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Old 11-05-2013, 12:35 AM
 
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Quote:
Originally Posted by CityGuy88 View Post

I've been in situations where I was totally treated like an outcast amongst a group of Ghanians.
What was the issue with that?
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Old 11-05-2013, 09:16 AM
 
Location: Montgomery Village
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Actually now that I think about it the only black people that had issues with me were Ethiopian men and Dominican men for vastly different reasons.
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Old 11-05-2013, 11:23 AM
 
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Quote:
Originally Posted by Motion View Post

One thing that Africa could use more of is a bigger cinema and media presence. People can learn a lot about other people just by seeing their movies and TV shows. Most Black-Americans and Americans in general have never seen an African movie or TV show. Seeing more African movies and media can broaden Black-American's view of African people and the continent as a whole. This is why I like watching shows like 'Inside Africa','African Voices' and 'Market Place Africa' on the CNN International Channel. These shows give Americans more exposure to Africa beyond what we've gotten in the past.
There is also the Africa Channel on Cable tv. I have it on Comcast channel 297.

The Africa Channel / Travel. Lifestyle. Culture.
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Old 11-06-2013, 07:02 AM
 
637 posts, read 646,246 times
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Quote:
Originally Posted by jtur88 View Post
To a point, I disagree. History means nothing. My grandparents came to America from Russia, escaping the oppression of the Tsar. That is completely meaningless to me, and has made no contribution whatsoever to who I am as a person.

A Black American and a Black African have nothing in common whatsoever, any more so than a White American and White African. They may, incidentally, be able to find some common ground if they both grew up in a place where Blacks were subjected to discrimination or oppression. But no living Black American was directly affected by Slavery, and very few old enough to have been directly affected by Segretation. Similarly, very few Black Africans are old enough to have been directly affected by Colonialism. However historically important those phenomena are, a Black American and a Black African meeting in the street have not been influenced at all in their lifetimes by slavery, segregation or colonialism. No more so than I and a 25 year old Russian have any common experience of serfdom or oppression in Russia.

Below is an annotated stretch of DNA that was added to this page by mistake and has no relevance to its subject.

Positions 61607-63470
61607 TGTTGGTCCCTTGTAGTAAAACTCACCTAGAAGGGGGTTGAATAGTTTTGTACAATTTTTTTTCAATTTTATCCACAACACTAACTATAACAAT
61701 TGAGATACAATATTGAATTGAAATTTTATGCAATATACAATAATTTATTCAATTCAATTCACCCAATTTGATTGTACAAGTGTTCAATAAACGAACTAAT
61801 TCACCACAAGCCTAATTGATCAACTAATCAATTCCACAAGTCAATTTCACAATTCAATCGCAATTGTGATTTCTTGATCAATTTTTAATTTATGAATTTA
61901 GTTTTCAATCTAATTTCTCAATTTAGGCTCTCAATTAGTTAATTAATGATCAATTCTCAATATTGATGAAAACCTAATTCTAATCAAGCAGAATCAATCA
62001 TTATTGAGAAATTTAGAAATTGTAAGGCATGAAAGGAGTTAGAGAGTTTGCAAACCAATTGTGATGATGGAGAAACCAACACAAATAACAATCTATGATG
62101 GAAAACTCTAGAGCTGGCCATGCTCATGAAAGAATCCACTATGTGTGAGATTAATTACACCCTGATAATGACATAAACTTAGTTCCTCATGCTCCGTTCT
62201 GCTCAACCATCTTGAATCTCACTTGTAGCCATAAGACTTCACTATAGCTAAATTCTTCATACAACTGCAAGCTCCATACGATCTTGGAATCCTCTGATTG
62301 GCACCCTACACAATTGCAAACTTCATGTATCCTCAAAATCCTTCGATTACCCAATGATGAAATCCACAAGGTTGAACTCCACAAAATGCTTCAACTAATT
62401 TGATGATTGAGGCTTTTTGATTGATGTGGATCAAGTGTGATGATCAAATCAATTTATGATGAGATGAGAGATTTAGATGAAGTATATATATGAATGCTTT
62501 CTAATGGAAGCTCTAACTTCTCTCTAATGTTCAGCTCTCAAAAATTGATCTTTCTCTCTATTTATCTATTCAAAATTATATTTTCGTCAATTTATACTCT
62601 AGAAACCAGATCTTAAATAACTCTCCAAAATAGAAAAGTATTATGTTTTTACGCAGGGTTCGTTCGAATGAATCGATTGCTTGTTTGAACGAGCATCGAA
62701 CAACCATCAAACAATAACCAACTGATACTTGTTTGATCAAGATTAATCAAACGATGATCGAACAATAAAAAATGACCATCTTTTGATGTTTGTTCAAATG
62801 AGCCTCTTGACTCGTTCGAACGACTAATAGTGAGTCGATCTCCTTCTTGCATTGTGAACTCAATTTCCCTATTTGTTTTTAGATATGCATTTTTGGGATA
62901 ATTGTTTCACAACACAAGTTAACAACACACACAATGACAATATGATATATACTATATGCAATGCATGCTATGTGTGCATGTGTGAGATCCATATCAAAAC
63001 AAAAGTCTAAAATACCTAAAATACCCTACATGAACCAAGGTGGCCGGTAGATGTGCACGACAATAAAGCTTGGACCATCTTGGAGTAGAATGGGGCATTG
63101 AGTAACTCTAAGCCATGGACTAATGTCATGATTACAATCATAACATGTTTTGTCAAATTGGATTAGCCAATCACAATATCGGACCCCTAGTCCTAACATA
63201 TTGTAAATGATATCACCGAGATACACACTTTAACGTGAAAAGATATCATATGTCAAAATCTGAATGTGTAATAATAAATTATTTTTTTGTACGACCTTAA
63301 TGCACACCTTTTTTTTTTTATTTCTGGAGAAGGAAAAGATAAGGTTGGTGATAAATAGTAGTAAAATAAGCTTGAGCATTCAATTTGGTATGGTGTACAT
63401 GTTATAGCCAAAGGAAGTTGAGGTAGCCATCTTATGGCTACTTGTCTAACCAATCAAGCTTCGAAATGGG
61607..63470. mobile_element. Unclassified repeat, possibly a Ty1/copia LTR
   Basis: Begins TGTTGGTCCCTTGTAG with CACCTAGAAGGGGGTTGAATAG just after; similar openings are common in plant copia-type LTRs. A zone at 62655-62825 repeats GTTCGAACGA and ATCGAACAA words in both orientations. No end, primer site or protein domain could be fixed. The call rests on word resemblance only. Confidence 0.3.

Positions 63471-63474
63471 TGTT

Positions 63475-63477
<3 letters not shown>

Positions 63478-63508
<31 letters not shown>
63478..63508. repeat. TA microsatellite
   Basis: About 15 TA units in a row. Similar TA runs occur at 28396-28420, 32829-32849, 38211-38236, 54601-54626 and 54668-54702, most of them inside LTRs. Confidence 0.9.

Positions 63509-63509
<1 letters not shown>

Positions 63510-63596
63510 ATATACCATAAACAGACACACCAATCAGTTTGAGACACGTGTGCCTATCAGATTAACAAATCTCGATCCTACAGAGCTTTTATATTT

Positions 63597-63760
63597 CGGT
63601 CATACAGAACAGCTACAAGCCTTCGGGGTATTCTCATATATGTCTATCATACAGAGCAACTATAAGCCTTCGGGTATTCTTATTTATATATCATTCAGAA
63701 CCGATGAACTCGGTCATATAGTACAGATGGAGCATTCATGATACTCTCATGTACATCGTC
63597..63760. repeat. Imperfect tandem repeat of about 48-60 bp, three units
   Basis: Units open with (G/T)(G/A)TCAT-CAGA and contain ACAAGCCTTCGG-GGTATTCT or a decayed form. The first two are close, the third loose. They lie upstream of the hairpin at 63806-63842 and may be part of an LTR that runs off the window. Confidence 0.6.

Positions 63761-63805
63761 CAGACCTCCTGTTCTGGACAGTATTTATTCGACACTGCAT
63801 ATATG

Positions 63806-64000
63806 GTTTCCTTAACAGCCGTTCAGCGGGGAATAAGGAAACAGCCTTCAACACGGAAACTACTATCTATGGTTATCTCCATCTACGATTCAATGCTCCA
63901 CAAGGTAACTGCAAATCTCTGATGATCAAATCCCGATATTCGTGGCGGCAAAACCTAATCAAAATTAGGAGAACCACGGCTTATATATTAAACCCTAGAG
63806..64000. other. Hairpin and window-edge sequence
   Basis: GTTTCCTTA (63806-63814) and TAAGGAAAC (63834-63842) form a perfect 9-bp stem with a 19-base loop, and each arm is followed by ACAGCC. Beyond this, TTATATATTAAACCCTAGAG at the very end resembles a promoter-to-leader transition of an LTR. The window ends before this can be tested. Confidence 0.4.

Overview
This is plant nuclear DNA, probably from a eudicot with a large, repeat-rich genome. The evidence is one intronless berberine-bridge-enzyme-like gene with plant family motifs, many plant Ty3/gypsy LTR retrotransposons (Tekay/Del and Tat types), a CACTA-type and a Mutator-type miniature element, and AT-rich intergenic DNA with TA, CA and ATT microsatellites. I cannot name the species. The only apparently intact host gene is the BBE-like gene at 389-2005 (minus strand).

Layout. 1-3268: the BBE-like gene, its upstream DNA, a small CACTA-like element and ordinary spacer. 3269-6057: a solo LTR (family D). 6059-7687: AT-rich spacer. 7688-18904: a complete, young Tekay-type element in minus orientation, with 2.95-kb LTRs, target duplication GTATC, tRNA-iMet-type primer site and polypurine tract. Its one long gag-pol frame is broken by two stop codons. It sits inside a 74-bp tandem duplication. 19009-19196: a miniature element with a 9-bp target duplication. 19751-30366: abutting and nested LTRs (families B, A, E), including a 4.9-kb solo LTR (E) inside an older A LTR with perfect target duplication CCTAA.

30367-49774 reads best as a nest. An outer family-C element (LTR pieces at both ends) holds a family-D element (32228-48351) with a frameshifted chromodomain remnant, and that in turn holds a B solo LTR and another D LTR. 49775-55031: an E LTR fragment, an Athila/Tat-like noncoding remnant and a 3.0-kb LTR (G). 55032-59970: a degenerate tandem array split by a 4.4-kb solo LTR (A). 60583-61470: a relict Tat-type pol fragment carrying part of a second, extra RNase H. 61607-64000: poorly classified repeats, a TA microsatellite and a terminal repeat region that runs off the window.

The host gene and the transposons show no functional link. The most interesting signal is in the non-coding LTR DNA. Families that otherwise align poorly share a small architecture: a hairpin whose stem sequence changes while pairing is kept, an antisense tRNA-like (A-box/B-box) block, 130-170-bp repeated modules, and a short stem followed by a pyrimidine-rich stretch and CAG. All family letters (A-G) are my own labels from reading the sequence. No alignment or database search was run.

As an aside, has it occurred to you that Barack Obama did not spend one single day of his childhood living in an African-American household, society or neighborhood, and cannot know from personal experience that that would be like. He is the 44th US president to be raised as a white child by a white family in a white social framework. It would be "unnatural" for Obama to assume that he has anything in common with even a Black American, much less a Black African.

NOT correct at all. The effects of slavery and colonialism are felt every day. Your experience as a Russian is just the experience of a nationality. You do not belong to that nationality so it would not affect you in any way. Colonialism and slavery destroyed cultures and societies. Those effects are permanent.

Did the Holocaust change the face of Europe? Does the effect of that explain the distribution of Jews around the world or the number of Jews in various countries?

Barack Obama is not African-American so why is he being mentioned here. His father was African and his mother was Caucasian. He therefore has half of his ancestry in common with a Black African as his father was a Black African and he has many close relatives who are pure Black Africans.

Did you even read what you wrote before writing this?
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Old 11-06-2013, 08:01 AM